Note that Elston Brooks referred to Presley as a “bop-country music exponent.” The media struggled to pigeon-hole Presley’s music. Among other labels hung on his music were “blues,” “rock and roll,” “rockabilly,” “country and western,” “rhythm and be-bop,” and “half-bop, half-western.”
Syndicated columnists mocked Elvis even as they reported his rising popularity.
In April 1956 Paramount Studios saw ticket office gold in the “rube rock ’n’ roller” and signed the “dead-end type crooner” to a movie contract.
The Associated Press wrote: “Elvis Presley, a rock ’n’ roller who looks a little like Marlon Brando and sings like Johnny Ray with the St. Vitus Dance, was signed Tuesday to a long-term movie contract” with Paramount Studios.
“Presley, a 21-year-old Memphis blues singer with long sideburns and black denim trousers, is the current swooner among bobby-soxers.
“Hal Wallis Productions had screen tested Presley a few weeks ago after his RCA recording of ‘Heartbreak Hotel’ soared near the million copy mark.
“However, the producer didn’t sign Presley until he made three appearances in San Diego last week. The first was on the Milton Berle television show from the flight deck of the Navy carrier Hancock. The next two were in the San Diego arena where turnaway audiences of 5,000, mostly teenaged girls, paid $15,000 gross to hear him sing eight songs.
“Presley sings with sensual movements not unlike those of a burlesque queen. The effect on bobby-soxers is such that the arena manager had to call out police and a platoon of shore patrol to help quell the mob who pursued Presley to a barricaded dressing room.
“He also has been the subject of two acid takeoffs by television comics Steve Allen and Sid Caesar. This hasn’t hurt his jet-propelled climb to fame.
“Elvis plays a savage guitar as part of his act and averages about three broken strings a performance.
“Before he took up the ‘gee-tar,’ he was a $35-a-week truck driver in Memphis. His climb has been so rapid that only last week a midwestern newspaper called Paramount Studios to check a report that Presley had died. It seems that girls in the local high school were so upset by the rumor that they were not going to classes.”
Also in April 1956 Elston Brooks announced that Elvis Presley—“the writhing guitar player”—would make his fourth appearance in Fort Worth.
On the day before Elvis’s show in Fort Worth, the city of Corpus Christi “outlawed” “Rock ’n’ Roll” shows at the city’s Memorial Coliseum and Exposition Hall after more than six thousand teenagers attended the Elvis Presley show. City Buildings Manager Tom Davis said many parents and some teenagers called the show “vulgar.”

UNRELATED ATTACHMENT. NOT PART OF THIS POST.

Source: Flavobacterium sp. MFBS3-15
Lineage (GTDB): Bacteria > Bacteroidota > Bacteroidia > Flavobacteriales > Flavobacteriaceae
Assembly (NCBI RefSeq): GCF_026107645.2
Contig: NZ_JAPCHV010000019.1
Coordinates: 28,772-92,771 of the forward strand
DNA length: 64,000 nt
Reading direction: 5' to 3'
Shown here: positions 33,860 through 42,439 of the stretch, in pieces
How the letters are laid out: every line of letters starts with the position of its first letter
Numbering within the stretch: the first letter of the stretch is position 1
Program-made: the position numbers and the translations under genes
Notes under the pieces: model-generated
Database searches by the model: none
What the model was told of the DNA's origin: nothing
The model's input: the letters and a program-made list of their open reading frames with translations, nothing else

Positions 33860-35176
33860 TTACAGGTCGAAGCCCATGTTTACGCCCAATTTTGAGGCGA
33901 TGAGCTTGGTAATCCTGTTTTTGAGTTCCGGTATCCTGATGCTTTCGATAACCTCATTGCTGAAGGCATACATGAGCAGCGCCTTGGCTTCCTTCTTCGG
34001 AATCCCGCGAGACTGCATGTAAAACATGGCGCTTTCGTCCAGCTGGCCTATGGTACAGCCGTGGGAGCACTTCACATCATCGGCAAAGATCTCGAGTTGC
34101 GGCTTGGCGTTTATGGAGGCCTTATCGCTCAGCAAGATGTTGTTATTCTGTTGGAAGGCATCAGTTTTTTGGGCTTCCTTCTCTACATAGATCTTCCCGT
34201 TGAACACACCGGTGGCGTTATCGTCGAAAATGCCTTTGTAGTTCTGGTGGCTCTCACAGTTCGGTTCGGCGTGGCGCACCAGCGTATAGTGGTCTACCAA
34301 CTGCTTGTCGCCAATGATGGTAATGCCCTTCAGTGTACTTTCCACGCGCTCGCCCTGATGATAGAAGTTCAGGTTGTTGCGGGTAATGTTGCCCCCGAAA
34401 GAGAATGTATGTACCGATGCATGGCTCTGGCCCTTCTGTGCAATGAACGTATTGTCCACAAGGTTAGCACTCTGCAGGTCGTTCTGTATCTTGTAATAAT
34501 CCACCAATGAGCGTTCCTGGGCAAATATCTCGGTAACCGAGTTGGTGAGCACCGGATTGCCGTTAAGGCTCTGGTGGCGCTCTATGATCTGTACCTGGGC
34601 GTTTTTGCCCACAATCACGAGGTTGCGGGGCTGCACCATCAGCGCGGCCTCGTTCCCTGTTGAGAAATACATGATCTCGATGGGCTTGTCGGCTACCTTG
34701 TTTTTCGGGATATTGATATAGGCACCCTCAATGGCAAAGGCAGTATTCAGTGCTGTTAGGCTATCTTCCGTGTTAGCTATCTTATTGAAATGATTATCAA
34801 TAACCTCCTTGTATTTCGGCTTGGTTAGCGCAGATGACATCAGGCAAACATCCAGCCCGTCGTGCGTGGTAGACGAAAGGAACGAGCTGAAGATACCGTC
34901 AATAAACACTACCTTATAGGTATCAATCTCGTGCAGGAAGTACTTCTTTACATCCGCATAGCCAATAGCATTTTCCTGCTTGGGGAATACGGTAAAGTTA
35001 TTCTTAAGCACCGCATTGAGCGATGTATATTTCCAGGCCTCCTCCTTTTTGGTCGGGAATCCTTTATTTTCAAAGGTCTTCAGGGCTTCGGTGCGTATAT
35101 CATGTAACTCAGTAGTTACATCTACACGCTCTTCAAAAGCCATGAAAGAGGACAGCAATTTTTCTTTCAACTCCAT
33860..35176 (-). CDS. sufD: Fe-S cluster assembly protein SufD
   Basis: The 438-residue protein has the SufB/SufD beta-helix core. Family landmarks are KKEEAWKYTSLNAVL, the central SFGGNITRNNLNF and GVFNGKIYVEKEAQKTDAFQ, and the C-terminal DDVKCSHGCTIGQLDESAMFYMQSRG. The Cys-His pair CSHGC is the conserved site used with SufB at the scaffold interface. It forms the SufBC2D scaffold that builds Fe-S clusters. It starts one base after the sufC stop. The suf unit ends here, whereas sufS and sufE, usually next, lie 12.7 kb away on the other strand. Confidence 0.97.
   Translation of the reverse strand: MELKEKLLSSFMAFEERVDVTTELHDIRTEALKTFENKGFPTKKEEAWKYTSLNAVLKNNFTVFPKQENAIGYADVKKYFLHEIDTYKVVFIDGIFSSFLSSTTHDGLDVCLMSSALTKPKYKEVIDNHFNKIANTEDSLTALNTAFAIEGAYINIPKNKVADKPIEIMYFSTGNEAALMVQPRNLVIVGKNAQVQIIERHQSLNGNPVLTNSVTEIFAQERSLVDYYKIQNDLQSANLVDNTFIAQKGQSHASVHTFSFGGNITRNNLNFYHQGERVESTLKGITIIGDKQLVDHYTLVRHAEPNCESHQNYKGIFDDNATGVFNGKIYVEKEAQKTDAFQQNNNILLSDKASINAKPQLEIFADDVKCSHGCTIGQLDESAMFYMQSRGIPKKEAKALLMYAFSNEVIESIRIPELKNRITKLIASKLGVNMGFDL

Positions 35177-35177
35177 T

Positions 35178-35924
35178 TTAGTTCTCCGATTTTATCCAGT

Davis said the show and others like it were contributing to juvenile delinquency.
And Variety, the show business trade journal, published a report on “Rock ’n’ Roll Dynamite” that called rock and roll “a phenomenon producing mass hysteria among youngsters.”
By the time Elvis made his fourth appearance in Fort Worth, he was the “sensational RCA Victor artist” and “coast to coast television star.”
Elston’s column on April 20, 1956 was a real time capsule:
John Hillerman, who would later portray the sidekick on Magnum, P.I. (1980-1988), was a member of Greater Fort Worth Community Theater.
The cast and crew of Steve Allen’s Tonight show would fly into Amon Carter Airport to broadcast a live show from Will Rogers Memorial Auditorium.
Also mentioned were the Skyliner Club on Jacksboro Highway and Casino Park ballroom at Lake Worth.
Elston Brooks wrote the page 1 story:
“There was no riot of fans when Elvis Presley finished his stage appearance Friday midnight at North Side Coliseum. Twenty policemen took care of that.
“But there was a crush of women, of all ages, begging just to touch the drake-tailed, guitar-playing crooner who currently is sitting on top of the entertainment world.
“A married woman from out of town was hidden with a girl friend in a darkened car on the lot. She flung open the door when she saw Presley emerge.
“‘Elvis, I love you,’ she implored. ‘Come here, let me see you. I won’t hurt you—I love you.’
“Her girl friend gave a shriek and appeared to faint in the front seat. The woman began sobbing, begging police to let her out of her car.
“A Star-Telegram reporter asked the woman if her husband knew where she was.
“‘Of course, he does,’ she bawled. ‘Let me see Elvis.’
“Elvis at the moment was busy fending off a tall blond from another city who managed to get backstage to tell him, ‘I’ve got my husband’s Cadillac outside. Do you want to come with me?’
“Presley, who has three Cadillacs and a motorcycle, declined. Instead he had a date with a brunet airline hostess who had flown in to catch the show.
“A throng of teen-aged girls sobbed and snarled at police who kept them away from the parking lot.